Peaky Blinders series three sees Tommy Shelby (Cillian Murphy) pulled into the glamorous and dangerous world of international intrigue in 1920s Britain, putting his entire organisation and family at risk, and forcing him to question everything about his own ambitions and desires.
After this week’s opening episode this Thursday sees Tommy goes to London to meet the wildly eccentric and volatile Duke Leon on the orders of the secretive Economic League . He soon discovers the extreme lengths his new paymasters are willing to go to in their quest for power.
In Birmingham, John’s temper gets the better of him, and a personal dispute with the Italians threatens to explode into a devastating war.
As Tommy struggles to regain control of the situation, he finds out how extensive his new enemy’s hold on the Peaky Blinders is.
We caught up with Tommy himself, Cillian Murphy. . .
Describe how life has changed for Tommy Shelby since the end of series two?
At the end of series two we all thought Tommy was a gonner. We start series three two years later. What I like about television is that when you come back to a new series you can create a gap where the story continues that the audience isn’t privy to. In series three we see him and the family on an upward spiral. Tommy and the family are now very wealthy, with big houses and fancy cars, so materially they are doing very well. Emotionally however, that is another matter.
What sort of man has Tommy Shelby become?
At the beginning of series three Tommy is getting married. I think, however, the gangster part of his life is still the most important. In the first couple of episodes the contrast between his personal life and the business clashes, which makes for a dramatically interesting conflict.
What was your first reaction on reading this series of scripts and seeing what writer Steven Knight had in store for Tommy?
What is great about Steve’s writing is that, having played Tommy for a while, you think you know the character, but you can never ever predict what Steve is going to do with him. It is so exciting to get the scripts as they always astonish me, and he pulls out a few shockers in this series. I also think by the time you get to a third series you need to be quite bold because the audience is so invested in the characters, they feel like friends to them. It is important that you move on with the characters and take leaps, so that the audience feel that they are going on a journey with them. I feel that Steve has really nailed that in this series.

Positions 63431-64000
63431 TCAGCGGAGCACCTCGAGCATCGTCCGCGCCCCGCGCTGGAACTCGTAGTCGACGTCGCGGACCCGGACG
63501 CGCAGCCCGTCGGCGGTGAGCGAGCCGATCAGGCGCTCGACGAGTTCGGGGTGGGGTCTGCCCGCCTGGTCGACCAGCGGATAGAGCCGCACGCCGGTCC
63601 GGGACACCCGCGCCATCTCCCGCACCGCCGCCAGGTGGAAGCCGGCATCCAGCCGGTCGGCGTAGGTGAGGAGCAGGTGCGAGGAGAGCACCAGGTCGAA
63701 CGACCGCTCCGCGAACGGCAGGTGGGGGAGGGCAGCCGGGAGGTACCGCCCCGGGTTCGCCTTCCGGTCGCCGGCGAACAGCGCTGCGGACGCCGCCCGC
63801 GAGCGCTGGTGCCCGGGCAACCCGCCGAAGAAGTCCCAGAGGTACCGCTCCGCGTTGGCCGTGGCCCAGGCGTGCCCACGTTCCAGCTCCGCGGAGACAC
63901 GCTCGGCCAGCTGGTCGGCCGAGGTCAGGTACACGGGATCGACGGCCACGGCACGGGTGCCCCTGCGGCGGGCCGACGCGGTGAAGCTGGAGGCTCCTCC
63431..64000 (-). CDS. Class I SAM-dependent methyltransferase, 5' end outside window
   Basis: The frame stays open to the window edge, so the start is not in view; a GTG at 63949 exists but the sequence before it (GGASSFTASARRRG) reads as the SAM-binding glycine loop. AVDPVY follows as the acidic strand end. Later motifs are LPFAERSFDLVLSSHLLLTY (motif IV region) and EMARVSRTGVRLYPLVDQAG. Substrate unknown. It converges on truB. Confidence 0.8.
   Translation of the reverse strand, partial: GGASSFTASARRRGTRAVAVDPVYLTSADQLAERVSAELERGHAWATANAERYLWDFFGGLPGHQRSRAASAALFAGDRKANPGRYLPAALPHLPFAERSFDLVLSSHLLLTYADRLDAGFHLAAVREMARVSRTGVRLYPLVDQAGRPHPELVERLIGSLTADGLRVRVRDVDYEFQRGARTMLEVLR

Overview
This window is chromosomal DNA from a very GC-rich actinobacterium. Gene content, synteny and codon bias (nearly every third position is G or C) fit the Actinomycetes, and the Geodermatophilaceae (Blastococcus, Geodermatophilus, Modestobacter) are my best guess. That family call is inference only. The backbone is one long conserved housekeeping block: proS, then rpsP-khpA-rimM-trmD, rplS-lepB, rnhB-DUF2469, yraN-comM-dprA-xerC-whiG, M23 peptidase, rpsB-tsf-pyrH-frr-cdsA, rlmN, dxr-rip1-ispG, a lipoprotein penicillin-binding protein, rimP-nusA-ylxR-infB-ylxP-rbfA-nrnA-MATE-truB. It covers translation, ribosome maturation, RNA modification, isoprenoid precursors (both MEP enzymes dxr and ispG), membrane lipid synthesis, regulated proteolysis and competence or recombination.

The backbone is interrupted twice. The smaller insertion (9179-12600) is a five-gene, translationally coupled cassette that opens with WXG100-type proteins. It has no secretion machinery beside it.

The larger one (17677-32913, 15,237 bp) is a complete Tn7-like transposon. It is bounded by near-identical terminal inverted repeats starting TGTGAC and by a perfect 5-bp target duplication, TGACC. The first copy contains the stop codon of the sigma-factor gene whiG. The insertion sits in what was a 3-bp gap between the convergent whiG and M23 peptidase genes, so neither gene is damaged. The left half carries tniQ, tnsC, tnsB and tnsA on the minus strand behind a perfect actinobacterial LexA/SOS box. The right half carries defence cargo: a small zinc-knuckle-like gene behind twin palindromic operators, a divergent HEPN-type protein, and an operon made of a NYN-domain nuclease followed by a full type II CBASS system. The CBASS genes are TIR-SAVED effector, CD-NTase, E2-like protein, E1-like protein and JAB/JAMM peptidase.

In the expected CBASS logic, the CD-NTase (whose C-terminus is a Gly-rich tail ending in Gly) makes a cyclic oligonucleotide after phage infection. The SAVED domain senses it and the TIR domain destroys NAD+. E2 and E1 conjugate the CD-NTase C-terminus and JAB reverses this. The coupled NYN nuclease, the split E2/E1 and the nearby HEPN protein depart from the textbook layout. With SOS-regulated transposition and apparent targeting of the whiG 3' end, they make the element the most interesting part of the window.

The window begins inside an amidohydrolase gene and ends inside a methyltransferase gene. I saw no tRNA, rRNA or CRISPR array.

Describe the wide scope of the storyline involving the Russians and how Tommy fits into their plan?
The multi-layered stories in this series are a tribute to the quality of Steven Knight’s writing. If you imagine a gangster series set in the 1920s in Britain, and that the gang has expanded to such a degree that they control Birmingham and are hugely powerful in London, you might think the natural progression would be to look towards America. What Steve did was the complete opposite. He involved Russia in the world of the Peaky Blinders. It was unexpected to read about this explosive time in Russian history and with a lot of the background to our story actually happening in world history. Steve loves this world and is brilliant at uncovering these historical events and weaving them into this storyline. With Tommy’s involvement in this politically charged atmosphere, we see him out of his depth and thoroughly backed into a corner by the end of it all, which could have terrifying consequences for him and the family.
Tommy is dealt some cruel blows in this series. How does he come back from that place, if at all?
This is the most emotionally beaten down I think we have seen him. Those external forces that Tommy is trying to guard his family and business from, know that the way to get to him is through the family. So when they are threatened that is when Tommy spins out of control and becomes very, very dangerous.
What is it like getting back into the role of Tommy Shelby?
Tommy is a very physical character and goes through a lot this year both mentally and physically. There is a real test of endurance in this series and it was an exhausting shoot, but I loved coming to work every day. We had a fantastic director in Tim Mielants and a terrific cast. Compared to a feature film it was a tough schedule - we got through a lot each day.
Peaky Blinders has a strong fan following. Have there been any locations where it was a surprise that you were recognised for your work on the show?
When I get the haircut you can’t hide that Peaky Blinders is coming back and I am recognised more. It always happens in places that you think would not have much interest in Brummie gangsters from the 1920s, like Greece or the Czech Republic, and they love it in France. It’s fantastic that Peaky Blinders is globally recognised, the series is quite specific to this time-period and location but somehow it has universal appeal.
What do you think attracts people to the show and keeps them wanting more?
For me it is great writing, great characters and originality that attract me to a TV show. From the fans that I talk to that’s what they seem to like about Peaky Blinders.
What can the audience expect from series three?
This series has a larger canvas with increased jeopardy and danger. It’s shocking and bloodier with interesting Russian intrigue.